Previously, operators had to physically open the well bore and put tools downhole every time they wished to collect the data.
The idea was to obtain continuous data so engineers could get pressure readings as needed. In addition, “it minimized the number of times that crews had to enter the well bore with wire-line or e-line to gather equivalent data,” he said.
“There were cost savings and the advantage of not having to have the equipment operating on the wells as often, plus the opportunity to have all that data,” Garing said.
Though Northstar’s use of the fiber-optic technology wasn’t a global first, it was fairly early in the evolution of smart wells, he added.
Rig system made for walkingAnother innovation at Northstar was a custom-built moving system that allows a drilling rig to walk up and down the row of wells on the island. The rig-moving system called the Columbia Moving System is a set of hydraulically driven pads that can pick up the drill rig and move it forward like a big foot.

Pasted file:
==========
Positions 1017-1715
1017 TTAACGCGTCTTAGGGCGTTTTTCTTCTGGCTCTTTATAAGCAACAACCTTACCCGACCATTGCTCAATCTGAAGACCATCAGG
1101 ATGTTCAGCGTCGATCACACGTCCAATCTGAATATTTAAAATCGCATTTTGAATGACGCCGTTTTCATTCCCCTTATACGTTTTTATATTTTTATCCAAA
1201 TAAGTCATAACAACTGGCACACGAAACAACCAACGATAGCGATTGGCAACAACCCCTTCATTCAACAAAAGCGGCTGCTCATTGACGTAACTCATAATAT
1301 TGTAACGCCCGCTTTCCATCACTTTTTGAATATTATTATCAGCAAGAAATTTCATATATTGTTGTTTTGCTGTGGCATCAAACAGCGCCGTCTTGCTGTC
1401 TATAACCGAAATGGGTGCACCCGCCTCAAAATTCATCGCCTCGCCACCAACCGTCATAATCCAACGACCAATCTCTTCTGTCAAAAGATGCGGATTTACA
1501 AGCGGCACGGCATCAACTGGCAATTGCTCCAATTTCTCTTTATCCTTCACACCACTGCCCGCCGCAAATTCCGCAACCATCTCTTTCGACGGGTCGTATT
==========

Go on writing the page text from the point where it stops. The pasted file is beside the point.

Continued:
“It can walk its way with different components of the rig, a few inches at a time, in either direction along the well row. It’s very effective with our limited spacing, going up and down the well row,” Garing said.
“It may be a few years before its time,” said Rinehart, “but it’s like the Star Wars walker.”
Though BP may be considering building one like it for use elsewhere, Garing said no other drilling rig in Alaska currently uses such a system.
Overall, BP has taken technological lessons learned at Northstar and used them to develop and enhance its operations at other fields around the world.
A team of engineers working to develop the new 120 million-barrel Liberty field, for example, is currently spending time at Northstar, studying the performance of that field’s wells.
Adds Denis: “Northstar is a huge success. BP saw all the challenges up front and met them.”